Hyde to seek yards in new Buckeyes attack
COLUMBUS, Ohio (AP) — Ohio State’s top back the past two seasons, Dan Herron, graduated. His heir apparent, Jordan Hall, is still recuperating after a quirky midsummer mishap.
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With the days dwindling until the 18th-ranked Buckeyes’ opener against Miami (Ohio), coach Urban Meyer is hoping that he has a worthy replacement ready.
“I think Carlos Hyde is (the) guy,” Meyer said of the 235-pound junior. “He had a Wednesday practice in the spring where he was a legitimate tailback. Unfortunately he didn’t have a Monday, Friday, Saturday to follow up the Wednesday practice. (But) he’s really solid.”
If that sounds like faint praise, it parallels the reaction Ohio State coaches had a year ago to Hyde.
Hyde started fast in the early games last year but then saw his playing time wilt away to nothing. He rushed for 93 and 76 yards in the first two games, scoring two touchdowns. His best game was 104 yards on 13 carries and two scores in a loss against Nebraska in week six. Outside of gaining 105 yards in a rout of Indiana, he had just 16 attempts for 61 yards in the other six games coming down the stretch.
“Last year was like a roller coaster,” said the native Floridian. “It was just sometimes, I’m out there and I’d have good games, and next game I wouldn’t get in at all.”
A week after what was a breakthrough game for him against No. 14 Nebraska, he got the ball just three times and gained 8 yards against Illinois. A week later, he didn’t play at all in the big showdown against 12th-ranked Wisconsin.
It’s not a coincidence that Hyde disappeared the same time Herron rejoined the team after being suspended for the first six games for trading memorabilia for cash and tattoos (five games) and accepting too much money for too little work at a summer job (one game). Herron was almost exclusively the first option of the offense once the conference season got going.
Hyde, who remained the team’s leading rusher well into November, became an afterthought.
“I got down about it in the Illinois game, but a couple older guys just told me to be patient, your time’s going to come,” he said. “So I just sat back, and I was patient. I had another chance against Indiana, and had a good game against them. I was patient the rest of the year after that and was just waiting for my turn.”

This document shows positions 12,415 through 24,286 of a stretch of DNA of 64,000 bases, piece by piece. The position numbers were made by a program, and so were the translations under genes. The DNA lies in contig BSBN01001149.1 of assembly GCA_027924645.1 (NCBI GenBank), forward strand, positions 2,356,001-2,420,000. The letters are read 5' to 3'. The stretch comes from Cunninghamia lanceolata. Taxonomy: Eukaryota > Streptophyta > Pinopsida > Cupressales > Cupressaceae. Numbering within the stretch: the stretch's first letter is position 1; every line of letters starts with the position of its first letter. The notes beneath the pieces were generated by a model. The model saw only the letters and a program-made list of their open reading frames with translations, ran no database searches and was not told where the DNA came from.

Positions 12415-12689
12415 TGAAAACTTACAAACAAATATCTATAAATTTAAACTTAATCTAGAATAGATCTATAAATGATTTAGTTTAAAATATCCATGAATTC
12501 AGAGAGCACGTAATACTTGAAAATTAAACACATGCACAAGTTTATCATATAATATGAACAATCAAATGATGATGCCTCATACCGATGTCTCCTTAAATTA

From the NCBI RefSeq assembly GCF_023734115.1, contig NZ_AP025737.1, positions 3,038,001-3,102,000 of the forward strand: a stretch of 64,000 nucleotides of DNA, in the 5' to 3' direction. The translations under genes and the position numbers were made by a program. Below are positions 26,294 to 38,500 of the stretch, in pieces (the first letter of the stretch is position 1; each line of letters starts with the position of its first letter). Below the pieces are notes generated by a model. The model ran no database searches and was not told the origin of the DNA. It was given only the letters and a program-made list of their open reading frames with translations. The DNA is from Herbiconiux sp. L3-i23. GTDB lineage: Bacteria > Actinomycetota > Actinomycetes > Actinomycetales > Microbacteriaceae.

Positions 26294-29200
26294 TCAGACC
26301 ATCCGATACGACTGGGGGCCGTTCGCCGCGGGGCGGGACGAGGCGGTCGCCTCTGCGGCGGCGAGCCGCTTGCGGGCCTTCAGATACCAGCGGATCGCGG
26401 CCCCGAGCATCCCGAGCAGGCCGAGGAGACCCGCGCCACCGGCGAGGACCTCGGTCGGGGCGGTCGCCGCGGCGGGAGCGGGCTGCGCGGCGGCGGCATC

With size that Woody Hayes would have loved, now Hyde will be carrying a lot more than the ball. On his shoulders will rest the fate of Meyer’s spread offense and the hopes of thousands of Buckeyes fans expecting big things in a fresh start after 18 months of bad news.
Mind you, Hyde isn’t exactly a Meyer prototype. He’s big, has decent cruising speed and can catch the ball as well as run (10 receptions in 2011), but is hardly the make-’em-miss hybrid receiver/rusher that makes Meyer’s offense churn out yards.
Still, Meyer calls him one of the most improved players on the roster.
Hall was more in line with the scatback Meyer was seeking at the H back, but then the senior who followed fellow Jeannette, Pa., teammate Terrelle Pryor to Columbus four years ago decided to follow his dog outside in June. Hall stepped on a piece of glass that resulted in surgery which will likely sideline him through at least the first two games.
The backups behind Hyde are largely unproven candidates Rod Smith and Bri’onte Dunn. Smith got limited playing time in into 10 games during Ohio State’s dismal 6-7 campaign a year ago, while Dunn has made headlines for being arrested not far from his home in Northeastern Ohio. What began as alleged possession of marijuana and a pipe transformed into minor traffic violations and eventually resulted in all charges being dropped last Friday.
Hyde does not plan on giving up the job right away, whether it’s to Hall, Smith or Dunn.
“I’m not trying to be cocky, but I feel like I can play any position you put me in,” he said. “If I can learn it, I think I can execute at that position.”
Things certainly have to improve offensively for the Buckeyes. Last season they could not pass (115th in the nation) and weren’t exactly a juggernaut on the ground (fourth-best in the Big Ten).
In Meyer’s new attack, Braxton Miller will again take the snaps and set the ball in motion. From there, it’s up to the Buckeyes to make good decisions and move forward instead of backward.
Meyer says Miller is vastly improved throwing the ball, although the jury is still out on the receiving corps.
Being able to run the ball would make things easier for everybody.
“I feel we will be a very good balanced offense, to be honest,” wide receiver Evan Spencer said. “We have awesome running backs and awesome quarterbacks. You have to be able to do both.”
Hyde is ready to accept the lion’s share of responsibility for moving the chains.
Asked what fans might expect this season, he smiled and said, “A lot of points. Way more. Just a lot of more points and more exciting big plays. Long plays. Just those big plays that people want to see, those plays you see on ESPN’s Top Ten list. Expect that.”